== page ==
For several Midwestern swing states, last year’s midterm elections signified a major change in attitudes toward legal cannabis — one that could have far-reaching consequences across the nation.
In some states, like Wisconsin and Ohio, the pro-cannabis mood was expressed on a local level, while for others, like Illinois, Minnesota, Michigan (and again Wisconsin), support came from a new cannabis-friendly governor.
Some of these states already have medical cannabis systems in place, and recreational legalization looks to be following quickly. In fact, it’s already begun: in Michigan, legal recreational cannabis has been a reality since December 2018.
As Jolene Forman, a staff attorney for the Drug Policy Alliance, told an industry outlet, “The Midwest [is the heartland of America] — if legalization starts to take root there, it’s only a matter of time that federal law changes and that the rest of the country follows.”
On December 6, Michigan became the 10th state in the country — and first in the Midwest — to legalize recreational cannabis use. But until the state can solve its supply issues, recreational cannabis will remain illegal to sell.
The state legislature has until December 2019 to issue regulations for recreational dispensaries. If its medical cannabis rollout is any precedent, licensing could take as long as two years.
But new Governor Gretchen Whitmer, who took office in January 2019 and was a frequent attendee of legalization rallies before election, has given cannabis proponents reason for optimism. Already she has spurred her state’s Medical Marijuana Licensing Board to adapt their charter, putting measures in place to deal with product shortages caused by the state’s slow licensing rate.
In Illinois, new Governor J.B. Pritzker has fast-tracked legalization after having made it a pillar of his winning campaign. So far, one bill has been submitted to the state legislature, the “Cannabis Legalization Equity Act.”
The bill is a progressive one, with a possession maximum dwarfing Michigan’s measure, and a requirement that at least 51 percent of the licenses for cultivating facilities and retail cannabis stores be issued “in communities disproportionately harmed by the war on drugs.”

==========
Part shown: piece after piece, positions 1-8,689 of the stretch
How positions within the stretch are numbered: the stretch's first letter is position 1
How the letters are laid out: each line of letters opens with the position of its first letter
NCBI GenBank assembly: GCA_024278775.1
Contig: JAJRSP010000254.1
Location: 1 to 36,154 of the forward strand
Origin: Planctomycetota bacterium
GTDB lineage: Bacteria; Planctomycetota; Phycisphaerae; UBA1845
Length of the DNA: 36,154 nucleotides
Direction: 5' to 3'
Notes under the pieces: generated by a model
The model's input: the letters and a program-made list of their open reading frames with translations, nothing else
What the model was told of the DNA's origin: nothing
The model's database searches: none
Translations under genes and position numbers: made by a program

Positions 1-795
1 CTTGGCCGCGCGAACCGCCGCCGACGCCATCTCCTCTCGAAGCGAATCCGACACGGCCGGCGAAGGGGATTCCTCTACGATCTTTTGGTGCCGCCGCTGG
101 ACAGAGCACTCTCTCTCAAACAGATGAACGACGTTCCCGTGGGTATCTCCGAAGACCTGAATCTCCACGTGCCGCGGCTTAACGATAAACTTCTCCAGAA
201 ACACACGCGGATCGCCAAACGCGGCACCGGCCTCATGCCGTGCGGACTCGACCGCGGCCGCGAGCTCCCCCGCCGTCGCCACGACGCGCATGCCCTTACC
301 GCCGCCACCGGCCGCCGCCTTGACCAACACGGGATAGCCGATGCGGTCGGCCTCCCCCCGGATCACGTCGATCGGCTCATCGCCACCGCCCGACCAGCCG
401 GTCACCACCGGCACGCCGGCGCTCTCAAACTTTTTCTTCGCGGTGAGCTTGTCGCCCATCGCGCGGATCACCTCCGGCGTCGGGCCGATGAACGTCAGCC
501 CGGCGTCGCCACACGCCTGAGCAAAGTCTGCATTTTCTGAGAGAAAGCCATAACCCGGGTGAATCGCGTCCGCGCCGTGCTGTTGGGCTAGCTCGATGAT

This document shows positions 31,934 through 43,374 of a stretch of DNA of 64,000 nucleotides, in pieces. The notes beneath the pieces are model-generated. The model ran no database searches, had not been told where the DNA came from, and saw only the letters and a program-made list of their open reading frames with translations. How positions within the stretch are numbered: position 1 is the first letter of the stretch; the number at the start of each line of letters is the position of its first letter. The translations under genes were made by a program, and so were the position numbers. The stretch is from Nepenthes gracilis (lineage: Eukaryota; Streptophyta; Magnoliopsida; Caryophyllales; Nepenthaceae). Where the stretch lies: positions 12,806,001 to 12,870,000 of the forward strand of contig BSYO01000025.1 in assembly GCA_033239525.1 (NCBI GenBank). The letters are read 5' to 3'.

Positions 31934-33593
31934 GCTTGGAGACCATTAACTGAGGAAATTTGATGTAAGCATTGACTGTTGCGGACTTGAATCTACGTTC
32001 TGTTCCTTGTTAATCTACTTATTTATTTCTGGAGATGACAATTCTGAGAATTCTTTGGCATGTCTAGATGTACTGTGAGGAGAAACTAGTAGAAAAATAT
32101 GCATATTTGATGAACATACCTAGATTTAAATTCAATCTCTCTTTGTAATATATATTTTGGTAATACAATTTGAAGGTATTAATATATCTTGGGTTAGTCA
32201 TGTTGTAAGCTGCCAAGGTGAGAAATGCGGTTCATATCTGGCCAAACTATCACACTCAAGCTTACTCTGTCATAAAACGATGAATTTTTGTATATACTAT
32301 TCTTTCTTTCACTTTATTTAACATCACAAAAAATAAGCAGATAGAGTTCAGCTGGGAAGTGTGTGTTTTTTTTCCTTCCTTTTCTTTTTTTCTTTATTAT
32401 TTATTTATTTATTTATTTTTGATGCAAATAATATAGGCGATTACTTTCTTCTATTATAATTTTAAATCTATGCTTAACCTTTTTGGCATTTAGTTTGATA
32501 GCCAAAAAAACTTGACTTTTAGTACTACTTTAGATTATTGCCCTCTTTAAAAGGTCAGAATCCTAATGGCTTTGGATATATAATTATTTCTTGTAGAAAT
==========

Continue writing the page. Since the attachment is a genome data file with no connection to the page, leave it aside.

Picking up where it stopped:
However, the measure is unlikely to pass, according to the Chicago Tribune — lawmakers are expected to act on a more restrictive bill that’s been in the making for the past year.
New Minnesota Governor Tim Walz has referred to cannabis prohibition as a “failed policy,” and is presiding over a legislature where a piece of bipartisan legislation was introduced at the end of January which would legalize, tax and regulate recreational cannabis in the state.
In Wisconsin, incoming governor Tony Evers is helming a shift on legalization — a big change from the approach under former governor Scott Walker, who once opposed non-psychoactive industrial hemp as a “gateway” to cannabis legalization. Evers’ state budget will include a “first step” toward installing a medical cannabis system in the state, and he has said that he supports full legalization and will likely put the question on a statewide referendum in the future.
According to non-binding advisory questions posed in two Wisconsin cities and 16 counties — which are home to half of the state’s population — more than 81 percent support the medical use of cannabis, and nearly 70 percent support recreational legalization. While these referenda are purely advisory, they signal that Governor Evers’ pro-legalization direction has a wide base of support.
In Ohio, five more cities passed decriminalization initiatives, adding their names to 6 cities that had already passed similar initiatives. Citywide decriminalization doesn’t affect state law — which still treats possession of up to 100 grams as a misdemeanor — but instead removes the fines associated with the infraction.
The state, which saw an attempt at full legalization fail in 2015, has only recently instated a medical cannabis program, with the first four dispensaries opening in mid-January.
As popular support for full cannabis legalization gains steam across the Midwest, many more dispensaries — in many more states — may be soon to follow.